The author of three explosive collections, THE MATRIX REVEALED, EXIT FROM THE MATRIX, and POWER OUTSIDE THE MATRIX, Jon was a candidate for a US Congressional seat in the 29th District of California. He maintains a consulting practice for private clients, the purpose of which is the expansion of personal creative power. Nominated for a Pulitzer Prize, he has worked as an investigative reporter for 30 years, writing articles on politics, medicine, and health for CBS Healthwatch, LA Weekly, Spin Magazine, Stern, and other newspapers and magazines in the US and Europe. Jon has delivered lectures and seminars on global politics, health, logic, and creative power to audiences around the world. You can sign up for his free emails at or OutsideTheRealityMachine.

15 comments on “Social sciences and the destruction of the individual

  1. Well stated sir. Some of us can see, that you are a man who would not sell out sir. This particular article, shows your deep thinking, your free spirit, we are in the days where good is called evil, and evil called good. a full attack on the individual for sure.
    When I first heard the battle cry of “it takes a village to raise a child” I knew we were in trouble.
    You know who i am, and where I live sir. On the front lines of what all free men fight,
    I understand deeply, what you write, and my hats off to you.

    • Nord says:

      As a general reply to JR above, I think that there are more nuances here than are clear at first perhaps. The two extremes, argued by JR and others here, seem to be ‘clone’ or ‘egotist’ but there are many gradations of belonging and belonging less to ‘society’. For example, modern full blown Capitalism in the West would seem to be one with humans not being as close to family and that is being part of society too I feel. Human beings can manage alone if necessary but it is not in their best interests of course and teamworks makes life easier and less isolating. Many studies seem to show that a sense of belonging to a group be it family, friends, or peers, is essentail for human mental health. That is not the same, of course, as saying that a human has to obey society and not be unique. A person can be unique and still be part of a group of others. Society is made up of many groups of others – we just have to try to discern which ones are bad for us I suppose. Things like suicide do seem to have a component which is greater than any one individual ie the numbers who do this go up and down, apparently, related to social phenomenon, in the West anyway, such as unemployment etc. This latter could be related to one having more or less meaning in their lives ie no job for some means no purpose. Sorry if this is a bit long winded. PS I have no idea what this site is for should have checked first – hopefully not Neo Nazi or anything.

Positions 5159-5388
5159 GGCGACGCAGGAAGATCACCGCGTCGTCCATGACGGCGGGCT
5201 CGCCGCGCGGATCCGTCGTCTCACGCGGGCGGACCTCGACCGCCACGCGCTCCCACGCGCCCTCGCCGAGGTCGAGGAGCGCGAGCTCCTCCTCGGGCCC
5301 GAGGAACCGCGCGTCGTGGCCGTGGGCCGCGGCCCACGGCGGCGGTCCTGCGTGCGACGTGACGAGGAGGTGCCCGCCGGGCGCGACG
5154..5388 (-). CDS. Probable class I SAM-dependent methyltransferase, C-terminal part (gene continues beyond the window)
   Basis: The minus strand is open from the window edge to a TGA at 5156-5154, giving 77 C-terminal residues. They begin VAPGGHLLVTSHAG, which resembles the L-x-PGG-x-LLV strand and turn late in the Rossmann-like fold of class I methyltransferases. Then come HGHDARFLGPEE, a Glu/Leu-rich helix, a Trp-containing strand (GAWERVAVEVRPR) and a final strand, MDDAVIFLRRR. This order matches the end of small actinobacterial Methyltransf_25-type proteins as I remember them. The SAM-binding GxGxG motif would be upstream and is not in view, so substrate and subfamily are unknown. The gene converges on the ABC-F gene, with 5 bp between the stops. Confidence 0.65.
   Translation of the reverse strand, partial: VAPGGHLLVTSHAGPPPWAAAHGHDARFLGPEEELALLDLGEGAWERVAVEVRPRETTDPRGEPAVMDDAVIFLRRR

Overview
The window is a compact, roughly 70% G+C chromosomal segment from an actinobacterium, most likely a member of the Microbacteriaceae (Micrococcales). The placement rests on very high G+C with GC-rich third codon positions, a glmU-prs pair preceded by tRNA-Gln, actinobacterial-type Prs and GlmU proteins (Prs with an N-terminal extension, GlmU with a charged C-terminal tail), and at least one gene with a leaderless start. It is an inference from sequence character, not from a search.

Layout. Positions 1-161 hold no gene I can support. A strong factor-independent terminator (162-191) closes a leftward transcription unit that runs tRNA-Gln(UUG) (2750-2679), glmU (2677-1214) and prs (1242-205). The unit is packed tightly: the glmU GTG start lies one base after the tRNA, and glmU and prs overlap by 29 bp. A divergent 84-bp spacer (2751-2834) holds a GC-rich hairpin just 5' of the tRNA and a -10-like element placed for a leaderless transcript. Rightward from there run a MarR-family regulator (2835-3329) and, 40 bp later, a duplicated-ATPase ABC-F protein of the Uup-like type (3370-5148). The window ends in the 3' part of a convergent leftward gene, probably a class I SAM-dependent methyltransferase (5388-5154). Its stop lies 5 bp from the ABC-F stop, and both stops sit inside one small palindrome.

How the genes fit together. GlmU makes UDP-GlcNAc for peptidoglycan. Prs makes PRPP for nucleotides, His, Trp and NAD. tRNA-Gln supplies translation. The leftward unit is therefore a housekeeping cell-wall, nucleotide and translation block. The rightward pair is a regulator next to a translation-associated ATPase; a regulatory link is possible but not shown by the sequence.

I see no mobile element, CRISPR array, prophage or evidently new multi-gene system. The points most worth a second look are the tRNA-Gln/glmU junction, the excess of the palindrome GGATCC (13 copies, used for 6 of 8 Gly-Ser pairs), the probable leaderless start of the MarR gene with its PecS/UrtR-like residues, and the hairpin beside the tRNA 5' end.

2. Doña says:

    Controlling the food supply also controls people – lest we forget. A crap food supply is good for the medical industry.. Also – nutritionally bankrupt people do not operate to their fullest potential.

  3. seamlessone says:

    Durkheim’s assertion that the opposite of collectivism is egotism, is hilarious, and is in fact the exact opposite of the truth. He is essentially claiming that if you are not a clone, you are egoic, meaning that you are either moved by the herd, or moved by the ego. Like I said in a previous post, these guys can’t even conceive of what an individual is or what such a thing looks like. They are clueless as to their body’s own instincts and intelligence. According to their logic, there must be thousands of species of solitary wild animals who are “egotists”.

  4. From Québec says:

    “Even more to the point, Beard and Bronowski were both high-achieving individuals—who then turned around and celebrated the kind of society that would try to flatten and level the individual to an average.”

    It clearly seems to me that they do not want any competition.

    Probably a wise decision for them to make since I believe they would easily be outsmarted most of the time.

  5. Philosonator says:

    It is apparent to me that those who want to instigate “group think” are those who think they have devised a way to personally profiteer from the group.
    This is also true about people who agree to the concept of social “groups.”

  6. The Division of Labor was about a process of bifurcation due to an increase in specialization and the difficulty in coordinating a complex social organism. The insight on suicide was the first empirical study on suicide that noted in societies with a collective orientation suicide was more prevalent; in a society that was more individualistically oriented, people felt a sense of disconnection and hence suicide was more prevalent. Given that a particular society oriented to extreme individualization combined with the technologies that isolate people, suicide is a common effect.